I doubled over, my eyes tearing, as Wendy, Bob, and Ciara tried to assess how bad it was and what they had to do for me. I briefly looked at my hand and saw pink and holes. The pain felt worse and I took off running down the street, right hand cradling the left. I don't know if it was the tears in my eyes or the pain, but as I ran I realized the world was a blur. I couldn't see. Had it not been for that I might've run from Harlem to Times Square and back. Wendy called for me to stop and I did, still bouncing, crying, and now laughing from the pain. Ciara yelled at Bob to be a man and help me with my broken hand. He asked to see my hand but I could only hold still for a second, I still felt the need to keep my body moving.

After another minute or two of bouncing, I was calm enough to stop and really assess the hand trauma. Luckily what I saw as pink was just my skin reacting to being stuck in a door. The holes I saw were deep dents from where my hand had contorted to the door and frame edges. I tried moving my hand and managed a slight wiggle of fingers. When Ciara told Bob to get me to a hospital, I told them I thought I'd be OK, nothing broken. Though there was still lots of crying and laughing.

Ciara had the wisdom to tell me to take my wedding ring off so that my finger wouldn't swell around it. The fingers swelled slightly but thankfully nothing monstrous.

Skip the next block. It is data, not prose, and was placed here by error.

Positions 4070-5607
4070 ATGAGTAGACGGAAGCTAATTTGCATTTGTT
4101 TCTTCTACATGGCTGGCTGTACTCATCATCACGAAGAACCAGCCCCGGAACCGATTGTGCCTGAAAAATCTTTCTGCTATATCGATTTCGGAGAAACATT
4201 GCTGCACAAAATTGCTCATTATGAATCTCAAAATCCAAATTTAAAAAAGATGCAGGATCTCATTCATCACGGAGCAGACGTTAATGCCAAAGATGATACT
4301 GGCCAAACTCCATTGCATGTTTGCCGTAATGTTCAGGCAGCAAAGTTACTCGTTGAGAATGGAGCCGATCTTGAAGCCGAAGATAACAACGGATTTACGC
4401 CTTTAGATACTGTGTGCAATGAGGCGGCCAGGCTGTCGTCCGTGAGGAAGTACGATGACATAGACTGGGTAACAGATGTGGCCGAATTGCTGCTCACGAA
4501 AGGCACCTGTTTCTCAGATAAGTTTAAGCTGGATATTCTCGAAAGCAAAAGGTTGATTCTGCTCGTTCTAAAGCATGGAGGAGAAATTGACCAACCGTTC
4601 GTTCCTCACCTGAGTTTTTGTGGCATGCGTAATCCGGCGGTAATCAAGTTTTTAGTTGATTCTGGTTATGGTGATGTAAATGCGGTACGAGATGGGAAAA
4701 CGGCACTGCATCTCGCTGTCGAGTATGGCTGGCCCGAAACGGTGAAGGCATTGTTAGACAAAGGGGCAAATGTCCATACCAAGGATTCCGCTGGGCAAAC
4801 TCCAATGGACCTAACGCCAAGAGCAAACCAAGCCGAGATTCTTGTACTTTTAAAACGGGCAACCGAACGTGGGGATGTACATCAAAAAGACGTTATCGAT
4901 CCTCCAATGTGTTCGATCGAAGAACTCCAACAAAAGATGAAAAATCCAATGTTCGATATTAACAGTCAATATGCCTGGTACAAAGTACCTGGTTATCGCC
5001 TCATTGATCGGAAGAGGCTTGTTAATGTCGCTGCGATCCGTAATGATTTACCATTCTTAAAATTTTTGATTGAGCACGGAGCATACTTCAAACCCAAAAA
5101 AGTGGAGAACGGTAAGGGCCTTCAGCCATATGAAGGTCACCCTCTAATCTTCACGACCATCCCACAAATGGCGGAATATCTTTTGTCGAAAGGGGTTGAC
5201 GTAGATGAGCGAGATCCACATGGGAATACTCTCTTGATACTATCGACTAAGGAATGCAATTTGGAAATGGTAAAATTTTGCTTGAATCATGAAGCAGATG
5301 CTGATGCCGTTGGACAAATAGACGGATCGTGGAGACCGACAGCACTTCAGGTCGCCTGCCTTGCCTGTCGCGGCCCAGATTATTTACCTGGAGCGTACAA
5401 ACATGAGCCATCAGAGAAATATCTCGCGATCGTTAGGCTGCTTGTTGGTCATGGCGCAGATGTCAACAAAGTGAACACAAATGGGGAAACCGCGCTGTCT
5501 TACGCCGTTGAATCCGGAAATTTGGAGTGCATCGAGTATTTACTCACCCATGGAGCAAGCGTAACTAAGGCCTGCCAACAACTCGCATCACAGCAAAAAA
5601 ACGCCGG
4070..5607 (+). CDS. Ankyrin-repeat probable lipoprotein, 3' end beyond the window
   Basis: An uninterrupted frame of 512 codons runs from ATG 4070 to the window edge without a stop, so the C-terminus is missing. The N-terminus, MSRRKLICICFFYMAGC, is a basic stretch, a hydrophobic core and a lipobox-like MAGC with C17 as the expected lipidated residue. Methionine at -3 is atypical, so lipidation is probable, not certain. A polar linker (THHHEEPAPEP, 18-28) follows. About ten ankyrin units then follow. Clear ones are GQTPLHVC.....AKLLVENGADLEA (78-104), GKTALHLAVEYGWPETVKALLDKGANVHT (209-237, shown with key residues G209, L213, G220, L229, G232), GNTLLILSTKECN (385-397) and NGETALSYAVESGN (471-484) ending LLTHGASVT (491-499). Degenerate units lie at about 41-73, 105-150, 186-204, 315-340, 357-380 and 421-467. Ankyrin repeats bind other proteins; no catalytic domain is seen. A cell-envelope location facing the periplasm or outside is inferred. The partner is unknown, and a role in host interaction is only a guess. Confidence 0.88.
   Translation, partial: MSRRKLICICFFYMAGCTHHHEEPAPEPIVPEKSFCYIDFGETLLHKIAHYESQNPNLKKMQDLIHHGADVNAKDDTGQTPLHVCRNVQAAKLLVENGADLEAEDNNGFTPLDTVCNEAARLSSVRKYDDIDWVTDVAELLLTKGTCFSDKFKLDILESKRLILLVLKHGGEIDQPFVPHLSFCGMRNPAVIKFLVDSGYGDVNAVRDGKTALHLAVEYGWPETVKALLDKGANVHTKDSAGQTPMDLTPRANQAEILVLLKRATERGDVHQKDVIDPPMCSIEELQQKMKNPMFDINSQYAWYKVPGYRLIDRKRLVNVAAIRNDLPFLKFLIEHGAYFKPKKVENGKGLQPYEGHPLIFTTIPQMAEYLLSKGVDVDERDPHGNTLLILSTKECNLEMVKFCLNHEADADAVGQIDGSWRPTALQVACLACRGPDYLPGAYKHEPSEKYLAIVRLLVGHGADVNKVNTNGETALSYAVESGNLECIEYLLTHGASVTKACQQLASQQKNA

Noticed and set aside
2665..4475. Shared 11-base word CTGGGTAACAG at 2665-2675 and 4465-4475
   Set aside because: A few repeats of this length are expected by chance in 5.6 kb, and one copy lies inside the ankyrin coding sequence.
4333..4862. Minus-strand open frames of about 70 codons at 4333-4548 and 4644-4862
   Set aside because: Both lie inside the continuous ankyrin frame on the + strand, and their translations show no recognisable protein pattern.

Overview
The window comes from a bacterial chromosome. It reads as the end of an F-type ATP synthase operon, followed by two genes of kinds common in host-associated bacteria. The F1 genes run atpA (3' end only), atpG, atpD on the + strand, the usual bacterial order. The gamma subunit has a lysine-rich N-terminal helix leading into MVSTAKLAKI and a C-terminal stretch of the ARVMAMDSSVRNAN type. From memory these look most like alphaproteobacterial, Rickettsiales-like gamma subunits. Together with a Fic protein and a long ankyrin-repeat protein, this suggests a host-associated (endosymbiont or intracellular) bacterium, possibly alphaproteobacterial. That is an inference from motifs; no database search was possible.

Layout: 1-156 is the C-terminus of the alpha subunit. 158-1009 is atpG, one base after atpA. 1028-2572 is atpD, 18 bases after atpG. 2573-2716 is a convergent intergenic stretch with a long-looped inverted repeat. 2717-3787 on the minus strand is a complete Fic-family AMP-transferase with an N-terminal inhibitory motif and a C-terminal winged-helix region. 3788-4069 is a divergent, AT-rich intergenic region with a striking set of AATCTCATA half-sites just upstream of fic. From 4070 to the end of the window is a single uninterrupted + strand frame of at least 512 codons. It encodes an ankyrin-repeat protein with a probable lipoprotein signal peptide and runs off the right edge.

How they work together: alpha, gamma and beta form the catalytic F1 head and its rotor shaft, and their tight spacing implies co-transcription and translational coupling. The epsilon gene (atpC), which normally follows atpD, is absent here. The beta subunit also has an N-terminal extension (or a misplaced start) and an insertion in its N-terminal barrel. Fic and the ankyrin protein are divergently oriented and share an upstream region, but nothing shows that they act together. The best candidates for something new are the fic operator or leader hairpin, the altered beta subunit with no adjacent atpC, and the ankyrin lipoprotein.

We made our way to our friend Bill's apartment who was waiting for us with two ice packs and Advil. I was in pain last night, but still enjoyed a great night of vegan dinner and Scattergories with friends. This morning the hand and fingers are lightly pink, still slightly swollen and the top of my hand is tender to the touch. Running water feels like millions of needles. But, I can move my hand.

I thank God now that I know how lucky I was. It's the smallest bit of a miracle that my hands aren't purple, broken, or bloody. It was a gift that I was still able to enjoy the great company of friends last night. In the laughter of friendship there is no pain.

I can see, as Father Stewart said, that when you're suffering your first thoughts aren't always about God. But, as Psalm 92 reminded me this morning: It is good to give thanks to the Lord.

I can't turn back time, and to be honest, I wouldn't want to, but looking forward there's a lot to be grateful for.

Sunday, March 2, 2008

Extreme Room Makeover for Sick kids